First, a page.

To celebrate National Dog Day, we thought we’d take a moment to recognize the most popular pet of them all: dogs. (No offense intended to any other species out there, but we’re just stating facts here.) We thought we’d speak a little about all the great benefits that dogs bring to their human companions, how they may improve your workplace or workspace, and tell you a little bit about our main man, Gildber The Husky.  

The Health Benefits of Owning a Dog

Physical Benefits 

Dogs are cute, loyal, good with children, and just plain fun. Aside from that, dog owners benefit from numerous physical and mental health benefits. For one, as any dog owner can tell you, dogs are great exercise. Even if your dog isn’t particularly active, between feeding times, bathroom walks, and chewing toys that get thrown across the living room, dogs have a way of ensuring that you don’t spend too much time lounging on the sofa.

But besides that, did you know that a study conducted by Circulation: Cardiovascular Quality and Outcomes, a journal of the American Heart Association (AHA), found that dog ownership was associated with longer life expectancy among those with previous heart conditions? For heart attack survivors who live alone, it increased their risk of survival by a whopping 33% compared to those who did not have a dog. 

Additionally, the AHA also found that many people who own dogs report having lower blood pressure. In 2013 they even stated that owning a dog is “a reasonable strategy for reducing heart risk.” Whether this is due to the increased physical activity that comes with owning a dog or the fact that our furry pals provide therapeutic and calming effects to their owners isn’t entirely clear, though. 

In general, doggie parents tend to have fewer trips to the hospital, suffer from fewer incidences of minor seasonal illnesses such as cold and hay fever, and are more able to cope with stressful events, helping them to avoid anxiety-related illnesses. Plus, while all children are susceptible to developing pet allergies, babies who grow up in homes that have dogs are much less likely to develop them than those who live in dog-free homes. 

Emotional Benefits

The most obvious thing to mention here is that dogs bring a sense of companionship to people. This applies both to people who live alone and those who live with others. The canine/human bond is something that has been studied for generations and, even after all this time, isn’t completely understood. Still, there is no denying the fact that there is a special bond shared between humans and dogs that is unseen in other pets or animal species.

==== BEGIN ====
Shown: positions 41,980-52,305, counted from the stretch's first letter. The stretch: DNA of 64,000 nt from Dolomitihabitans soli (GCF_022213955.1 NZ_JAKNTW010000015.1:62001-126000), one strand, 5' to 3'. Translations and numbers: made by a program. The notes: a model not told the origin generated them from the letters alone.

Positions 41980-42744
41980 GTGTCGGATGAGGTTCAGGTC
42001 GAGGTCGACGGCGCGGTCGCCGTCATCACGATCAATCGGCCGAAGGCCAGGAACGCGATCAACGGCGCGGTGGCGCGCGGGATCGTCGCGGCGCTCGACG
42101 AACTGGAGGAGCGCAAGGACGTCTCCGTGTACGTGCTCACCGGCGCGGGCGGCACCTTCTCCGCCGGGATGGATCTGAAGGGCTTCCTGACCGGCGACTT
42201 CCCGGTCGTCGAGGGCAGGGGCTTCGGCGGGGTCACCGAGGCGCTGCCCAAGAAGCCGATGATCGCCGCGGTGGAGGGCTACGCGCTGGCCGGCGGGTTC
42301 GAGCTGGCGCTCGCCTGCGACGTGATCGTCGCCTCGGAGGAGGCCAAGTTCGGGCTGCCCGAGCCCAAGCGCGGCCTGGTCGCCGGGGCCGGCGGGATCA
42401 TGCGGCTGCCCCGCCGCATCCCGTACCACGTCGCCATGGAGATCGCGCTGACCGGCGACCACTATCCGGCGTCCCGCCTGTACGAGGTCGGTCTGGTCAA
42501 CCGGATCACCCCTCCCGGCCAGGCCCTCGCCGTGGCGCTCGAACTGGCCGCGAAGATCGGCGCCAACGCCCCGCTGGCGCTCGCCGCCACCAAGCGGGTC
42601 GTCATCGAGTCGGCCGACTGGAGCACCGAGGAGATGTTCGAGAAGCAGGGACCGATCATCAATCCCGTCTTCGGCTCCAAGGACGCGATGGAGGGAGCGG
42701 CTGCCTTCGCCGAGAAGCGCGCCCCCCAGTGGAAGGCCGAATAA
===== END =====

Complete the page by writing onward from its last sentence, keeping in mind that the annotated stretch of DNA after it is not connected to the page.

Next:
Besides that, dogs also help to introduce structure into our lives. This can be especially helpful for both the very young and the very old who have not yet established, or lost, a normal life routine. How? Dogs have, for the most part, regular eating habits, regular bathroom habits, and regular sleeping habits. Think about it, have you ever looked at your dog sleeping on the sofa and thought to yourself that you should head to bed yourself?

And, of course, dogs help to relieve stress. It’s common for universities and colleges to set up a puppy room during finals week to help ease the suffering of overstressed college students. Students who interact with the dogs on campus report feeling less stressed and more capable of taking on the wave of exams and final essays they have in the coming weeks. 

Don’t think that this is some placebo effect, either: it’s science. When a person pets a dog, both creatures experience an increase in oxytocin. Oxytocin is the “love hormone” that we’ve all experienced at some point in our lives. It’s the same hormone that gets released when a mother holds her baby or when a couple hugs or kisses each other. It turns out that the same exact mechanism exists between dogs and humans when petting occurs.

Could you just imagine all the positive benefits that might occur if employers across the country started allowing their employees to bring their dogs to work? Granted, it might prove difficult for people to get anything done if there’s an extraordinarily cute french bulldog prancing around the office, but bringing pets to the workplace is not a new idea, and employers have been implementing it to varying degrees of success for years. This brings us to our next topic…

Can I Bring My Dog to Work?

Unfortunately, we can’t answer that question for you; you’re going to have to ask your employer! That being said, if your boss needs some convincing, there have been multiple studies that prove that having dogs in the workplace contributes to employees’ overall well-being.